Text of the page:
MacDailyNews Take: Define “better.” By not doing so, your sentence is devoid of meaning.
Enderle continues, “…laptops, desktops and monitors. Apple is suddenly influencing a broad range of products that aren’t even in its space including appliances, TVs, cable set-top boxes and automotive interiors. My friends, we are about to be pounded to death, with a smile on our faces, with Apple-influenced offerings.”
“On the PC side, and I can’t yet name the vendors, there is a massive push to eliminate the stickers, crapware and contract language on top, on the screen and on the bottom of premium products,” Enderle writes. “In the fourth quarter, one of the ways you’ll be able to determine if the PC OEM (original equipment manufacturer) is focused on improving your user experience will be just how hard it is to find anything stuck to the outside of your new laptop or desktop PC. We are talking about the emergence of entire lines of pristine products that don’t look like NASCAR advertising spin-offs.”
MacDailyNews Take: Yes, Rob, we know you enjoy reading MacDailyNews, but do you have to lift our lines, too? It’s ironic that in his article about derivative companies copying Apple, derivate Enderle copies us. We know
you Mary read our article to you, Rob.
Enderle continues, “I’ve seen some of the coming products that potentially will out-Apple Apple… Thin, simple and sexy is the growing design trend with a huge push toward colors, which these OEMs believe will meet Apple where it is strongest (thin, simple, sexy) and beat Apple where it is weakest (choice/battery life/ports). However, this isn’t just about hardware and appearance — they are thinking about back-end services, user experience and working around Microsoft.”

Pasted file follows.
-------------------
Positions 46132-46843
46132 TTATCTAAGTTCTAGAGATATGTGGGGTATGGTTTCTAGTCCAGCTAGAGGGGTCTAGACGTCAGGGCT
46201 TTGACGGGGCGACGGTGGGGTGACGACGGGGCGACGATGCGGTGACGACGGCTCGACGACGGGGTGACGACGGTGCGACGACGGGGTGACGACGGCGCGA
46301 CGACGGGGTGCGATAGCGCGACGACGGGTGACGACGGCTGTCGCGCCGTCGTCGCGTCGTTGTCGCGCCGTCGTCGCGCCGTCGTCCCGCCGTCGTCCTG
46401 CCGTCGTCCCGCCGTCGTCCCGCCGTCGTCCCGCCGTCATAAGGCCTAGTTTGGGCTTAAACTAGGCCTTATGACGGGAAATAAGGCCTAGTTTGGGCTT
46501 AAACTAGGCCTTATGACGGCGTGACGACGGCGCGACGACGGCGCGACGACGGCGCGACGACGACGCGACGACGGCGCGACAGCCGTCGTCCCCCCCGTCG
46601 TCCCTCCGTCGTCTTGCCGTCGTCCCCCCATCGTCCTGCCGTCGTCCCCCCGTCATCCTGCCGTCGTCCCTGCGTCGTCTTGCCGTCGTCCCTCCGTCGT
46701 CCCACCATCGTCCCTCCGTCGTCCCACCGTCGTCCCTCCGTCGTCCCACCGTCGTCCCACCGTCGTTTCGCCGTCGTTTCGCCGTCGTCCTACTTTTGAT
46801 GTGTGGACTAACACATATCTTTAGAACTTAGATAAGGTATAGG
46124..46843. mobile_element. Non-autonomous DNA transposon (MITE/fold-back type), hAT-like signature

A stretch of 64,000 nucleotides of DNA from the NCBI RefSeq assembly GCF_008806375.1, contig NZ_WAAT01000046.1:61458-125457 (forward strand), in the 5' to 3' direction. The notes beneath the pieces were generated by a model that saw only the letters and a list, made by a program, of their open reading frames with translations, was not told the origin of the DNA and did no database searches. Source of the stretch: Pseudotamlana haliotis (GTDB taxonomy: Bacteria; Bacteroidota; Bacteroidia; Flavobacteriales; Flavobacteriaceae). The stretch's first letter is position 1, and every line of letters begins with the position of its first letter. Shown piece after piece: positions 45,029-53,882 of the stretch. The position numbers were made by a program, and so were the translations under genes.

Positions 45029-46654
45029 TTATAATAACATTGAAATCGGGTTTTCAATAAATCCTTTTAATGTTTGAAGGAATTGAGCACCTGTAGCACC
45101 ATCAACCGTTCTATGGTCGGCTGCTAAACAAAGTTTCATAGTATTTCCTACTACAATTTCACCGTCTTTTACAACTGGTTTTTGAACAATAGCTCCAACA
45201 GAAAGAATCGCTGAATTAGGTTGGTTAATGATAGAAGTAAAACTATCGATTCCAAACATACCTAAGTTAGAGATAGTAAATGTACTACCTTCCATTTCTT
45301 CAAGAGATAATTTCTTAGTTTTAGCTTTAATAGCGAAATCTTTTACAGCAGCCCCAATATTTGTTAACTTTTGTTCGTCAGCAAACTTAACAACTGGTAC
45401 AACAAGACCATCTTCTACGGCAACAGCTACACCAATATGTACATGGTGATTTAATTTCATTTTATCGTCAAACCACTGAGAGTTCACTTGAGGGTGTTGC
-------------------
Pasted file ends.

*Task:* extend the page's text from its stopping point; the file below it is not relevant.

MacDailyNews Take: Rob, where are they going to get their OS? They can’t develop it or — even if they somehow miraculously do develop their own OS — get it to catch on enough to matter. And don’t give us the failed dream of Linux on the desktop (despite years of hype, that simply is not happening – just look at the numbers). HP, Dell, Toshiba, Lenovo, Sony, etc. can’t just go grab another mainstream OS off the shelf somewhere and slap it into their hardware. The box assemblers have made their beds, not they have to lie in them. They hitched their wagon to the rise of Microsoft WIndows during a time of tech ignorance and now, as people see the problems of implementing upside-down and backwards fake Macs the world over, they hunger for the real thing. And the real thing now even runs the fake thing faster than the box assembler’s products! Why would anyone buy a non-Mac, when a only a Mac can run all the world’s software? As more and more people ask themselves that question, Apple market share will continue to increase. And, as we Mac users who’ve tried to use WIndows know, once they really use a Mac, they will abandon Windows as soon as it’s possible for them to do so.